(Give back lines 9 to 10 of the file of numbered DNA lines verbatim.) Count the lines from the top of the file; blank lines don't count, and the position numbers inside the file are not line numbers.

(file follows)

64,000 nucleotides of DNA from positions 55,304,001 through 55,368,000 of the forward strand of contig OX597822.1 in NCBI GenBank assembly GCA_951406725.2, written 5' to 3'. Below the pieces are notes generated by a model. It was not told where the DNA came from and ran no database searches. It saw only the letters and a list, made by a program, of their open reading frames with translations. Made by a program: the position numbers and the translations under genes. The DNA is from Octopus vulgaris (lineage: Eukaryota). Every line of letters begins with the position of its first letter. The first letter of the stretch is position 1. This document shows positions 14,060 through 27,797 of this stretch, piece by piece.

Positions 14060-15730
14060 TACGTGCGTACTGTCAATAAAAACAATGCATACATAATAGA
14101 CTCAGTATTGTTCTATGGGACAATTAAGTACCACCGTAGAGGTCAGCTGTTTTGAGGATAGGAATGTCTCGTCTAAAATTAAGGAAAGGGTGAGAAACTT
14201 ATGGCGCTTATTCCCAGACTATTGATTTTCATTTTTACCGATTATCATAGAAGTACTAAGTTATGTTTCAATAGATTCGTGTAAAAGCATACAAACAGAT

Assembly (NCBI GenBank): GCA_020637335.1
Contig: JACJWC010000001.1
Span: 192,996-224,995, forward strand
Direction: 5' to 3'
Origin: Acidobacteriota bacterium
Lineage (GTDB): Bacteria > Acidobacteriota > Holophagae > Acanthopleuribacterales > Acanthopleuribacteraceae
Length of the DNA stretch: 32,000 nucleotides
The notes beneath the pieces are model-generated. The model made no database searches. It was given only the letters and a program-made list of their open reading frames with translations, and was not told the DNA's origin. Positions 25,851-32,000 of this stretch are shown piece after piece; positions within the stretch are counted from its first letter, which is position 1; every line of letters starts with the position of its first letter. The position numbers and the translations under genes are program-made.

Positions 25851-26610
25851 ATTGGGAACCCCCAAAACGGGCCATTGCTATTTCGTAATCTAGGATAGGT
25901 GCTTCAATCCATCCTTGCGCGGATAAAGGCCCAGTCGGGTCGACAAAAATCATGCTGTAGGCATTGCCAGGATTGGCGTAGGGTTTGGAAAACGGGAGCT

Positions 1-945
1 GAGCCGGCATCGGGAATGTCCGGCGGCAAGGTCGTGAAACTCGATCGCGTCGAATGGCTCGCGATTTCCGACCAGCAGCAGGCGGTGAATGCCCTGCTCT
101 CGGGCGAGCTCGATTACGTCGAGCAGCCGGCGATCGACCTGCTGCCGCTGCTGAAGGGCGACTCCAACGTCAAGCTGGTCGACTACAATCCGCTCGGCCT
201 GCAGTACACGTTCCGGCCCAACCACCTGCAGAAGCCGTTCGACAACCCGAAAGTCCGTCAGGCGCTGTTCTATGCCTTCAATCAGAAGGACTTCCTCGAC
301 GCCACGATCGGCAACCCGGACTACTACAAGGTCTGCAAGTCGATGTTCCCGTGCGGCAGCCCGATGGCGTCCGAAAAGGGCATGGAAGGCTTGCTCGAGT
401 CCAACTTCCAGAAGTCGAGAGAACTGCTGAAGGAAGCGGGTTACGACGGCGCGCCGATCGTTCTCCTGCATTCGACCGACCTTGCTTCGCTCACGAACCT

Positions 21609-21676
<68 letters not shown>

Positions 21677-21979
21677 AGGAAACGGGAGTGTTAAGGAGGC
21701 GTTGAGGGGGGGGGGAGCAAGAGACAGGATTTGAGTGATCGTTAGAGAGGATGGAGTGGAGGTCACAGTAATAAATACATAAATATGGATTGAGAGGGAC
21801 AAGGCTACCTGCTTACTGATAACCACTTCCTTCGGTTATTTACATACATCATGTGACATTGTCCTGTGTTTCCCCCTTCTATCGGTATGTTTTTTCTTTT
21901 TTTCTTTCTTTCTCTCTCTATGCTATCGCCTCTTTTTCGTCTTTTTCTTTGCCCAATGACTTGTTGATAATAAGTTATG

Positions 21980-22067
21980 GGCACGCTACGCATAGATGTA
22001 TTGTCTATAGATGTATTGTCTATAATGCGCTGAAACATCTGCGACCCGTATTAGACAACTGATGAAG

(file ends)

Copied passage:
Direction: 5' to 3'
Origin: Acidobacteriota bacterium